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How to Repot an African Violet | Gardening Advice

How to Repot an African Violet | Gardening Advice
5 votes, 3.00 avg. rating (63% score)
African violet

Roses are red, / violets need pots / of generous size / or the foliage rots

My prize African violet is large and lush and looks as if it wants to outgrow the pot it has been in for about a year. I would like to repot it but don’t want to kill it! Can you tell me how to repot an African violet?

You’re smart to want to give your plant a new home — Saintpaulia (African violet) leaves can develop rot if they lie heavily on the unglazed rim of a clay pot. Choose a new container that’s about 1/3 the size of the leaf spread (a 3-inch pot works best for a plant with a 9-inch leaf span)  — large expanses of empty soil invite overwatering and disease problems.

Use commercial African violet soil or make your own from 1 part each garden loam, peat moss, and sand., with about 1 teaspoon bonemeal per quart of the mixture. Using tepid water, moisten the soil mix just until it’s evenly damp (not soaking wet). Repot the plant, then water it in gently, making sure the water is no colder than room temperature. As always, it’s important to be sure no water gets on the leaves or in the crown of the plant.

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2 Responses to How to Repot an African Violet | Gardening Advice

  1. Mary Miller December 13, 2014 at 10:06 am #

    I have three African violets next to each other, potted and treated the same. One blooms and the other two do not. Why ?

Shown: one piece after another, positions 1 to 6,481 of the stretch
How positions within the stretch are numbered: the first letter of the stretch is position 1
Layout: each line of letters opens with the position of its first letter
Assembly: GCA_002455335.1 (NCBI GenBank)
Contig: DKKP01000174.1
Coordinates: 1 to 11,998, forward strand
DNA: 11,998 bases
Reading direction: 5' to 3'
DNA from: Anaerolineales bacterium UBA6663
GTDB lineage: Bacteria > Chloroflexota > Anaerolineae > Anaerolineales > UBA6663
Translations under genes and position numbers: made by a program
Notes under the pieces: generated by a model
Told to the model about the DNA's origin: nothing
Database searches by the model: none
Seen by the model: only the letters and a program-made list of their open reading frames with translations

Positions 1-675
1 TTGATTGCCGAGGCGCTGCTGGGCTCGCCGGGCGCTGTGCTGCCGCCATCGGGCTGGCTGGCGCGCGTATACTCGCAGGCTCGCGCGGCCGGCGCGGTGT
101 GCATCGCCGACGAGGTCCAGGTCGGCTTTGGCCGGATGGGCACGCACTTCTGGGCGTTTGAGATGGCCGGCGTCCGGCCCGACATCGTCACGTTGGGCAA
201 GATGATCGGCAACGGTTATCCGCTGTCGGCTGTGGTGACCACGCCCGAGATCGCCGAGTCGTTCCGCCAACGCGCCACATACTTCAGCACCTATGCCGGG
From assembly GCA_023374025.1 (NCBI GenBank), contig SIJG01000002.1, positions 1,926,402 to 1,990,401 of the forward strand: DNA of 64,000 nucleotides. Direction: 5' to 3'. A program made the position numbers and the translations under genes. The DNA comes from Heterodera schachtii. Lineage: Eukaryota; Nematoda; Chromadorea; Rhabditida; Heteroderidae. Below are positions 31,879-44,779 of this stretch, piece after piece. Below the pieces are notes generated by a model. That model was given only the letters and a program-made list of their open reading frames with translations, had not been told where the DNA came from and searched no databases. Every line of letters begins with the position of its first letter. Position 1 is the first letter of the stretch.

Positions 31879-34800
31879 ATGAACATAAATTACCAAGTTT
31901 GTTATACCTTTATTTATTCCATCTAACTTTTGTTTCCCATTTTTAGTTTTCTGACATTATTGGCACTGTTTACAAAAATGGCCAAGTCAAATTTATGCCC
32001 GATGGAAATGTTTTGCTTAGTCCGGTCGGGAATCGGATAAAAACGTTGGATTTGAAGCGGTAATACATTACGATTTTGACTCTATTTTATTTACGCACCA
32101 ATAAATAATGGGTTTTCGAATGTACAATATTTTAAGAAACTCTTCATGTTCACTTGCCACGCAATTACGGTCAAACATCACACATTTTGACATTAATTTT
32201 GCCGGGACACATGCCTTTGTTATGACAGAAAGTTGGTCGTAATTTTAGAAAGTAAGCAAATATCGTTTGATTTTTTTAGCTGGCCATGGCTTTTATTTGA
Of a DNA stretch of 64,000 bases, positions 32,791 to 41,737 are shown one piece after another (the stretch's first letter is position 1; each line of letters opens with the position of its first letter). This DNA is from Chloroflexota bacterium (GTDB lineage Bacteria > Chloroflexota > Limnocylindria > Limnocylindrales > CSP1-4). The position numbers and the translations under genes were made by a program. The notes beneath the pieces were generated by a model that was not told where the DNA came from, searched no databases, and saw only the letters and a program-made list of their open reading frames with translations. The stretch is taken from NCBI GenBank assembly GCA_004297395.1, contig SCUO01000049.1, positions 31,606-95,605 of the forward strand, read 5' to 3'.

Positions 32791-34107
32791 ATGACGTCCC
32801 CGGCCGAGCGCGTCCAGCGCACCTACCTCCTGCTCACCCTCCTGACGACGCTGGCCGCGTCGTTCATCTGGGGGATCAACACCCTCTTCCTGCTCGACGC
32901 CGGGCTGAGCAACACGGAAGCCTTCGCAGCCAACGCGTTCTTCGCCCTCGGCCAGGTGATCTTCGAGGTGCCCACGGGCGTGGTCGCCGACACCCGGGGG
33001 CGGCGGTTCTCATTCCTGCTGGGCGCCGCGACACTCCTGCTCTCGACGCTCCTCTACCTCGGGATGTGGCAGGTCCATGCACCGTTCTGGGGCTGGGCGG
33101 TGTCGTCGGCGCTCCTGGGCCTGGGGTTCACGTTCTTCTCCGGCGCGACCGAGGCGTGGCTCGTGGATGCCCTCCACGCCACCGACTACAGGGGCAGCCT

2. Shelley Wigglesworth December 15, 2014 at 10:20 am #

    Have the plants been next to one another in the same environment for quite some time or is one a new addition? If the non-blooming plant is a new addition it may be adjusting to it’s new environment, or perhaps it is a strain that differs from the other two. Is the overall health of the non-blooming plant good or does the plant show signs of disease or infestation? If the overall look of the plant is poor, it may be diseased or infested. If this is the case, discard the plant to avoid spreading disease to the other two. Some African violets are shy bloomers and become comfortable only grow leaves. To encourage bloom growth, re-pot. Always re-pot in a snug pot with an African Violet soil mixture. If you have tried all of these techniques and it still does not bloom, discard it and try again with a different variety that may be more suited to your conditions. Good Luck!

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